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House Bill Would Make Spiral Jetty A State Symbol

Soren Harward
Wikipedia Commons
The Spiral Jetty, a world-renowned earthwork, would be added to a growing list of Utah state symbols if HB 134 is enacted.

Utah already has a state vegetable (the Spanish red onion), a state insect (the honeybee) and even a state firearm (the Browning M1911 automatic pistol).

On Tuesday, House lawmakers voted to designate a state work of art, the Spiral Jetty. In northwestern Utah, the iconic rock sculpture by Robert Smithson stands out among the world’s great earthworks. It’s look changes along with the waters of the Great Salt Lake that form its canvas And, as art students in American Fork learned about it, they decided it deserves special distinction in Utah.

Now Rep. Becky Edwards, R- North Salt Lake, is sponsoring a billto add the Spiral Jetty to the list of state symbols.

“This is not a matter of personal preference or someone choosing between two things of equal importance,” she said on the House floor Tuesday. “The Spiral Jetty is so far beyond any other works of art that fall into the same category.”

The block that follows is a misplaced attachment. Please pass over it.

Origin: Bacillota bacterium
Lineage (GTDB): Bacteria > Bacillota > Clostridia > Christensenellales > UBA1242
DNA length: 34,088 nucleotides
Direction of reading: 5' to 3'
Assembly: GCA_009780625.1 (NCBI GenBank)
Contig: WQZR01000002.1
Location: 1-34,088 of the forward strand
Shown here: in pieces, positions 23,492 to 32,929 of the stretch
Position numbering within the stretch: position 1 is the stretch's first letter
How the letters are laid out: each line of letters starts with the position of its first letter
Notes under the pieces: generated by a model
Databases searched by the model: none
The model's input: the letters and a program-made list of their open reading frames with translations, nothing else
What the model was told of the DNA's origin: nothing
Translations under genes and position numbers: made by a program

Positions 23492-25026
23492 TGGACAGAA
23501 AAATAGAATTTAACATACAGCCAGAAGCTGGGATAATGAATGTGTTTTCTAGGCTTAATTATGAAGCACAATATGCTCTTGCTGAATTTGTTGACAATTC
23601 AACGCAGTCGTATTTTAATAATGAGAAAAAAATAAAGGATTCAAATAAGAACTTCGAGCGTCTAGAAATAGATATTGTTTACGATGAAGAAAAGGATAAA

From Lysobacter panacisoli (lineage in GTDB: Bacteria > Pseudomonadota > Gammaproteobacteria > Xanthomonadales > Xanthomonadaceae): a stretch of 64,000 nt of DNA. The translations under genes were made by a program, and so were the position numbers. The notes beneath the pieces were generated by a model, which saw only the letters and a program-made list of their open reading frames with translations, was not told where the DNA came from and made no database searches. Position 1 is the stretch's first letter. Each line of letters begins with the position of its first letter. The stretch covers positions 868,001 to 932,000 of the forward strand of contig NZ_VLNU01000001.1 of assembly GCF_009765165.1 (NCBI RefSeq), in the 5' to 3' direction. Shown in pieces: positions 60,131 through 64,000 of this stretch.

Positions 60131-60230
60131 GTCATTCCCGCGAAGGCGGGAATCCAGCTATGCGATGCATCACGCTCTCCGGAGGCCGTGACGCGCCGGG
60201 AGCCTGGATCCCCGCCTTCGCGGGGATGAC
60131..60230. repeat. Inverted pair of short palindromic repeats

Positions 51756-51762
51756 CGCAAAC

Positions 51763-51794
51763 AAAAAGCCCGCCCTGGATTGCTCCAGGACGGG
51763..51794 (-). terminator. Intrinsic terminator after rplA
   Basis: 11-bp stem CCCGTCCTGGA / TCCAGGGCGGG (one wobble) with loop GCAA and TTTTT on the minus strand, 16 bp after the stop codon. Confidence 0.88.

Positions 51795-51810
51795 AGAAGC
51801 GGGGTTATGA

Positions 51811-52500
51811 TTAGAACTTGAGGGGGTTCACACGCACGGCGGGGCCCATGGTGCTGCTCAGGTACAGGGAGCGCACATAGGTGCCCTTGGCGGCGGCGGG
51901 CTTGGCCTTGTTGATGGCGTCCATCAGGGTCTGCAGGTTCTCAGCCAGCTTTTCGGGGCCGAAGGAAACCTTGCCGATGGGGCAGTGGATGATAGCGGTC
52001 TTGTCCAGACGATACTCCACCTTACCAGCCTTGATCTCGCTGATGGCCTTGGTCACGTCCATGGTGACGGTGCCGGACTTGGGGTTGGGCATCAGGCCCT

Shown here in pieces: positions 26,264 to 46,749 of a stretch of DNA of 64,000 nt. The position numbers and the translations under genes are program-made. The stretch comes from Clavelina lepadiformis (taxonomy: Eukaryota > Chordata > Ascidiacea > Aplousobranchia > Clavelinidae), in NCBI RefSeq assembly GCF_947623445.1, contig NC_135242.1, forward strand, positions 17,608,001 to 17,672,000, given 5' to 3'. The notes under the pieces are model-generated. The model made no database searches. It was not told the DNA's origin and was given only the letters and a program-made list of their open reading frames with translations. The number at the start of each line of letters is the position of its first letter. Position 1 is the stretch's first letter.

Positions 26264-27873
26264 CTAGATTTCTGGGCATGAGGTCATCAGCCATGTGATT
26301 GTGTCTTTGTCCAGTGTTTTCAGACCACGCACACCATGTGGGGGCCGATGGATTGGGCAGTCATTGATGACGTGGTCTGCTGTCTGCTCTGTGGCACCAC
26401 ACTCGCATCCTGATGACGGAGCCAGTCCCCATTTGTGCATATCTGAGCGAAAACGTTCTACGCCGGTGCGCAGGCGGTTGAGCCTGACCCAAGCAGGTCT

Edwards pointed out that the earthwork highlights Utah’s special qualities and draws thousands of tourists.

But not all House members agreed that Spiral Jetty deserves to join state symbols like the Allosaurus, the state fossil, and the state fish, the Bonneville cutthroat trout.

“Why not a state work of art -- especially how popular it is amongst people coming in and how unique?” wondered Alex Bunker, a supporter of HB 134 and an American Fork High School senior who watched the floor debate.

House members voted, 53-17, to pass the bill. The Spiral Jetty bill is headed next to the state Senate.

Judy Fahys has reported in Utah for two decades, covering politics, government and business before taking on environmental issues. She loves covering Utah, where petroleum-pipeline spills, the nation’s radioactive legacy and other types of pollution provide endless fodder for stories. Previously, she worked for the Salt Lake Tribune in Utah, and reported on the nation’s capital for States News Service and the Scripps League newspaper chain. She is a longtime member of the Society of Environmental Journalists and Investigative Reporters and Editors. She also spent an academic year as a research fellow in the Knight Science Journalism program at the Massachusetts Institute of Technology. In her spare time, she enjoys being out in the environment, especially hiking, gardening and watercolor painting.
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